Saturday, May 03, 2008

THE SEAN BELL VERDICT. "HEALING" AND ACTION IN BROOKLYN AND STATEN ISLAND.ADDRESSING THE FRANCIS X. LIVOTI/MICHAEL OLIVER SYNDROME.

UP FRONT News April 30, 2008
Published by Tom Weiss
Editorial Advisor: Willard Whittingham
"The paper that can't be bought and can't be sold."
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THE SEAN BELL VERDICT. "HEALING" AND ACTION IN BROOKLYN AND STATEN ISLAND. ADDRESSING THE FRANCIS X. LIVOTI/MICHAEL OLIVER SYNDROME.
IT'S TIME TO WEED OUT THE "BAD APPLES" BEFORE THEY GET IN.
By Tom Weiss

Although I was perhaps the only Staten Islander at the very well attended Town Hall meeting on April 29 at the Brown Memorial Baptist Church in Brooklyn, I felt comfortable at an event that focused on obtaining justice for the victims and the prevention of further such incidents of police shootings.

U.S. Congressional candidate Kevin Powell established an inclusionist atmosphere in his remarks when he noted that, while he was there, he had received some text messages expressing anger at the presence of "white people" in the room. While Mr. Powell emphasized the obvious, i.e. that the victims of police shootings are usually black, the solution will involve the cooperative efforts of all people regardless of race, ethnicity or faith.

City Councilmember Leticia James (D.-Bklyn.) criticized Judge Arthur J. Cooperman's verdict acquitting officers Marc Cooper, Gescard F. Isnora, and Michael Oliver, stating that the judge ignored testimony indicating that the officers did not identify themselves as such before opening fire.

Among the most relevant speeches was delivered by attorney Kamau Franklin, who emphasized the reality that in the New York City of various mayors, certainly including Michael Bloomberg, the NYPD regularly acts in violation of the U.S. Constitution. He provided some practical advice on how citizens should respond to being stopped by the police and what to do and not to do if arrested.

Brown Memorial Baptist Church Pastor Rev. Clinton Miller emphasized both healing and action at an event that also featured a choir song about "giants" that reminded us that "the harder they come, the harder they fall."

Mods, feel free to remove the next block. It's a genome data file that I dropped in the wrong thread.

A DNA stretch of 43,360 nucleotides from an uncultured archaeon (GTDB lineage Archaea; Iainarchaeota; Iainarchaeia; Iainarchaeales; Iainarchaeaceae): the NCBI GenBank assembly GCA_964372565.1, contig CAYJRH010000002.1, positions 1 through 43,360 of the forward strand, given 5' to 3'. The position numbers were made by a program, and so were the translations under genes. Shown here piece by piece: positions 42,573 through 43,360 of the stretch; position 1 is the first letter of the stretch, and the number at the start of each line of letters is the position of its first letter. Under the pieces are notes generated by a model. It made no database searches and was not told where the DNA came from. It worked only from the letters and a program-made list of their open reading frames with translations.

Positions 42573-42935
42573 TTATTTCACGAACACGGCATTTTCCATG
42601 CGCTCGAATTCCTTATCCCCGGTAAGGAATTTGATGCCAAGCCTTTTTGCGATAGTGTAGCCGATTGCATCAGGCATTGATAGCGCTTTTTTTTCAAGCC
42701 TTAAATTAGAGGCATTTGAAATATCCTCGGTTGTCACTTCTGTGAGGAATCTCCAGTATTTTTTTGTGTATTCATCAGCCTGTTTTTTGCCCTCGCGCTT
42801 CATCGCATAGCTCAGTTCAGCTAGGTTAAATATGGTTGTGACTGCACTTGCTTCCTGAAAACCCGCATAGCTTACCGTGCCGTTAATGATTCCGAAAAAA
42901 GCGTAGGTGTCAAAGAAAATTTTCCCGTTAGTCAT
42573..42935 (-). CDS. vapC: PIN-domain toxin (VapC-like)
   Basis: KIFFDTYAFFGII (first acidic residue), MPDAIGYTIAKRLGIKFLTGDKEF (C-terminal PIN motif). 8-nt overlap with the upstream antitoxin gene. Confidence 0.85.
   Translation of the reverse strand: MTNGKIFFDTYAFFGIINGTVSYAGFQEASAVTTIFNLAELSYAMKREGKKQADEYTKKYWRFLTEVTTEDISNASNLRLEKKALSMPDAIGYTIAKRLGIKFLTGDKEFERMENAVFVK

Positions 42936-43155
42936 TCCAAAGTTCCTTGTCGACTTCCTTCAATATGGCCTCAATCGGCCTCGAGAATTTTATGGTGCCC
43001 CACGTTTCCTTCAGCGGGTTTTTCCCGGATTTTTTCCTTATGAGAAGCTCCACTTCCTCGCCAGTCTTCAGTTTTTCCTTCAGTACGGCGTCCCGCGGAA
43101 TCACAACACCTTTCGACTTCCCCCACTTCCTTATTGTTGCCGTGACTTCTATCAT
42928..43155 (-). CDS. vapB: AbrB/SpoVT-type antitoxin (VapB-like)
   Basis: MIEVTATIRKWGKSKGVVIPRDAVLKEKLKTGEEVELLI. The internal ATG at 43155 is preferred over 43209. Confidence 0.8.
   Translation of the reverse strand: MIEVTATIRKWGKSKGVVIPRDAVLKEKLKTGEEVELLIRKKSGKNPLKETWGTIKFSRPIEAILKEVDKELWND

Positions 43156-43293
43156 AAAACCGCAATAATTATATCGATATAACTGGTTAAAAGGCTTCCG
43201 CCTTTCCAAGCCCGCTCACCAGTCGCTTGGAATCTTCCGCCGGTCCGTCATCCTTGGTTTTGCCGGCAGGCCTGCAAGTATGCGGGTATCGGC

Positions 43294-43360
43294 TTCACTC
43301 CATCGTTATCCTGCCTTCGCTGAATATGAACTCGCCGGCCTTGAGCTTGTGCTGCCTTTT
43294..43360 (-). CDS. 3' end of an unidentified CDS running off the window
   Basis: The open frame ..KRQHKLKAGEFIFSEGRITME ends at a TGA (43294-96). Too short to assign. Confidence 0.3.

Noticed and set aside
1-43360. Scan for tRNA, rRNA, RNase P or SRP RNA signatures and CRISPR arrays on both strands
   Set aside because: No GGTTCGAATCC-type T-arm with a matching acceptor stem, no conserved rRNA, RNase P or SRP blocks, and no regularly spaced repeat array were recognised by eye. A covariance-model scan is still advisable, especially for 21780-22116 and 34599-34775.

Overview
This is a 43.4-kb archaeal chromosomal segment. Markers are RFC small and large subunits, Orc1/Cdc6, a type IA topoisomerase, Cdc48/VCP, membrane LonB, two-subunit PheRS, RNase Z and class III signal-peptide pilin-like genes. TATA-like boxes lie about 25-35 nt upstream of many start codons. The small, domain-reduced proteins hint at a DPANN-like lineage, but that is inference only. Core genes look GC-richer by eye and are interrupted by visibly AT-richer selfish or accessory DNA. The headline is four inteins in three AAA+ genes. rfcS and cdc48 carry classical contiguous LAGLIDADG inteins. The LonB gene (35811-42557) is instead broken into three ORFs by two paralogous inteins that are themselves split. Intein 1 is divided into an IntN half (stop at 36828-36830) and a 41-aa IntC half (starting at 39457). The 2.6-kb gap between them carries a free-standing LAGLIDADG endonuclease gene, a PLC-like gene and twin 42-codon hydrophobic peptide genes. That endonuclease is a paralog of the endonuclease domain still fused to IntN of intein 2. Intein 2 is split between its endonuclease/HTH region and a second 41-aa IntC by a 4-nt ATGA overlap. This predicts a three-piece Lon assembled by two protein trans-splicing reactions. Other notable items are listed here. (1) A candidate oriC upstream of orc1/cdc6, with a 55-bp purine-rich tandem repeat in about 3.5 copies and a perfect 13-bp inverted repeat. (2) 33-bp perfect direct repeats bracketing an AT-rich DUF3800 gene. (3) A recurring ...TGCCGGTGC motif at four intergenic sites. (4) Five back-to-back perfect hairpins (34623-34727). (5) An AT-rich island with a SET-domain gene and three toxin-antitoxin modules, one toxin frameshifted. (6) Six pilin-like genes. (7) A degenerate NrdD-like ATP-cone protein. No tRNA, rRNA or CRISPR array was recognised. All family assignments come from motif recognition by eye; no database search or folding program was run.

During the Q&A, which was handled very small "d" democratically (a practice not always followed at "progressive" events), I had the chance to make the following point, in particular Councilmember James. It is my view that, as long as there are no City, State, and federal laws mandating comprehensive mental health psychological pre-screening of all police applicants, the NYPD will continue to employ some psychopaths and racists. There is no question that there are many police officers (I know some) who seek to become cops because of a socially responsible desire to protect the innocent from criminals. Simultaneously there is no question that there are people who are attracted to police work because it provides a legitimized and paid outlet for their racism and other hatreds. People like the first acquitted and later federally convicted murderer Francis X. Livoti and the recurrently out of control egotist Michael Oliver have no business doing the high stress work required of police officers. It is also my view that the so-called "a few bad apples" theory is a euphemism. As I see it, in the absence of legislation that would mandate the kind of pre-screening that would weed out the psychos before they get in, there are potentially orchardsful of bad apples. I asked Ms. James if she would support such legislation and she said she would look into it.